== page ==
University of Vermont Extension 
Department of Plant and Soil Science

Winter Article


Dr. Leonard Perry, Extension Professor

One of my favorite mid-winter hobbies is getting my garden ready for spring-time planting.  Actually, what I do is to plan my garden and then order seeds and plants from catalogs.  I think it makes the winter go faster, and I think you will too.

When ordering seeds, keep in mind some general guides.  Order only enough seeds for your needs.  Otherwise, you will be faced with entirely too many plants or with storing the unused seeds.  Ordering just what you can use and handle is one of the toughest problems most gardeners face this time of year.

First figure how many plants you'll need.  Then consult the catalog description to find the percent germination, and how many seeds per packet.  The germination is important, since if the packet has enough seeds, but the germination is low, you'll want to order more.  Some packets such as geraniums may only contain 5 seeds, as they are quite choice and harder to produce.  Others may contain hundreds of seeds and be enough for several years!

Choose varieties that will bear fruit or flowers in our short northern growing season.  This is especially important for vegetables, such as tomatoes or corn.  Days until harvest are usually given in the descriptions.  For instance if your growing season is about 90 days, and you pick a variety that takes 120 days to bear fruit, you may be out of luck!

When ordering seeds, consider the All-America Selections.  These are new introductions that have been judged best by horticulture professionals nationwide.  These selections are one reason to start your own plants, as many are quite good, and can't be found at many garden stores or even greenhouses.  You can learn more about this program online (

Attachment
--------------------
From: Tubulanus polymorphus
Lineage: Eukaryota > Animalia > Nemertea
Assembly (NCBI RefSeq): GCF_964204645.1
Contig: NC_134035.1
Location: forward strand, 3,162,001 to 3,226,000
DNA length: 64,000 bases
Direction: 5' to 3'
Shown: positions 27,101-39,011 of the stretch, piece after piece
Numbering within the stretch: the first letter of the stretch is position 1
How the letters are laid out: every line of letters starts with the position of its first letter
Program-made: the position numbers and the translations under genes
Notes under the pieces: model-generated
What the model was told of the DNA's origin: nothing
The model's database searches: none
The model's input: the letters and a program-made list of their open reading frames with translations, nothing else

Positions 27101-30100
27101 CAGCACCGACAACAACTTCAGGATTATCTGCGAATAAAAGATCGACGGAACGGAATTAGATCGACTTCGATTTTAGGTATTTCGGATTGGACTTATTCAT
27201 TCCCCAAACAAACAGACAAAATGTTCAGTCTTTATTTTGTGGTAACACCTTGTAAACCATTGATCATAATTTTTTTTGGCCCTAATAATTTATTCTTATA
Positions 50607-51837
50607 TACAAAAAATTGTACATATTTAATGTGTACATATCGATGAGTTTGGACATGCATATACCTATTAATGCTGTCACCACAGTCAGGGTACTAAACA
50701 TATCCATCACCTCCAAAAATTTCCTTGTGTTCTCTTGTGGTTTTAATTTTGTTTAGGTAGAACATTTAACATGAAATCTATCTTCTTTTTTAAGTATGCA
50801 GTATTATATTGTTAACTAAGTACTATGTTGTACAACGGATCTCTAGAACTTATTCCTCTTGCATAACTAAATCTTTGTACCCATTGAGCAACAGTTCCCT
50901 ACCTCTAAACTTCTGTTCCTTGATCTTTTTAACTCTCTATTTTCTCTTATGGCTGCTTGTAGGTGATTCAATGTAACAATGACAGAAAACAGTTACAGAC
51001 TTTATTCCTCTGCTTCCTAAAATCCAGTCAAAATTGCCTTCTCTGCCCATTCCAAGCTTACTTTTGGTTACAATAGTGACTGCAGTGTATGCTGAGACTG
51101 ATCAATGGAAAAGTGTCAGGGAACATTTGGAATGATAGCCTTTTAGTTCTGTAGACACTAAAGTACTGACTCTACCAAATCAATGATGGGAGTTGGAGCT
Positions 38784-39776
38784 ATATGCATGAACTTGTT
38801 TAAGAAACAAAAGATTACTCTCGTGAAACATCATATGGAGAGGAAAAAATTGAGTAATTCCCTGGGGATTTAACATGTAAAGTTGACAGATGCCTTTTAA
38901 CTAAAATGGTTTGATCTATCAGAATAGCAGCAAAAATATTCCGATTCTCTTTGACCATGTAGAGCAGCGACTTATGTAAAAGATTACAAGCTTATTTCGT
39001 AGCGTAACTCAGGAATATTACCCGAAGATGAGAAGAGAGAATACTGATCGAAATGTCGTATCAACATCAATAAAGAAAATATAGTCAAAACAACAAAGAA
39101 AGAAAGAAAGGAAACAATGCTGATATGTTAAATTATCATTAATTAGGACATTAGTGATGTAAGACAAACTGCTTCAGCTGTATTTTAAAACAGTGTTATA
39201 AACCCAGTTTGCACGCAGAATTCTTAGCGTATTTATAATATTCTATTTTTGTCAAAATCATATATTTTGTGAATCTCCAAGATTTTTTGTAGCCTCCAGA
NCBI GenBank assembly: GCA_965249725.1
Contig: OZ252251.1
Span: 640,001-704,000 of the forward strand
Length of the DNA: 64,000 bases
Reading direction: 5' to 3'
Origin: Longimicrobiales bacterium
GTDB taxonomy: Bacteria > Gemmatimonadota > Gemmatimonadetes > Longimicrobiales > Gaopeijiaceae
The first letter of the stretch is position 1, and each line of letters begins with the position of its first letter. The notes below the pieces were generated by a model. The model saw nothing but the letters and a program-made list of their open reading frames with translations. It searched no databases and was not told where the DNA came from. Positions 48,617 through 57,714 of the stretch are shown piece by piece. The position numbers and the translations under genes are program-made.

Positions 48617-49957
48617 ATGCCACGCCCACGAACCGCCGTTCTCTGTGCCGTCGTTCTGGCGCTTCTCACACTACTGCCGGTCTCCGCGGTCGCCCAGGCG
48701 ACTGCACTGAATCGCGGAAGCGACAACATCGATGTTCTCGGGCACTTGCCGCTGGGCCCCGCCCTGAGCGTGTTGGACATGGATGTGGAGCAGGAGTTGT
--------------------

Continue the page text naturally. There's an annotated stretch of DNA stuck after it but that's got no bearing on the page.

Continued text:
Catalogs, and especially now online websites, may also be used for ordering plants that arrive in the mail later in the spring.  This is a good way to find many new and unusual perennial plants that may not be available locally.  This is especially true if you are interested in a certain genus, group, or niche of plants such as hostas or aquatic plants.
If you have some complete garden centers and specialty nurseries in your area, you may wish to check their listings first before ordering from catalogs.  More than once I have found and ordered a prized plant in a catalog, only to find it later cheaper locally, and without having to pay shipping!

There are many new annual plants, often called "specialty annuals", grown from cuttings rather than seeds.  You can read about these in catalogs and online, but an increasing number are available at local garden outlets so you may wish to check with these first.

When ordering plants there are several important points to remember.  Order from reliable sources in order to get good value and plants that are shipped properly.  Such sources are ones you may have used before, or heard recommended by friends and neighbors. Beware of inexpensive plants.  Price is often a good indication of quality and lower prices often reflect poor quality.  These plants seldom resemble those in the catalog, and they often die.

Finally, with perennial plants make sure and check their hardiness. Hardiness zones are often quite variable among catalogs, so look at several for a particular plant. Then take an average or use the more conservative (warmer) zone figures if you want to be more assured of a plant surviving.

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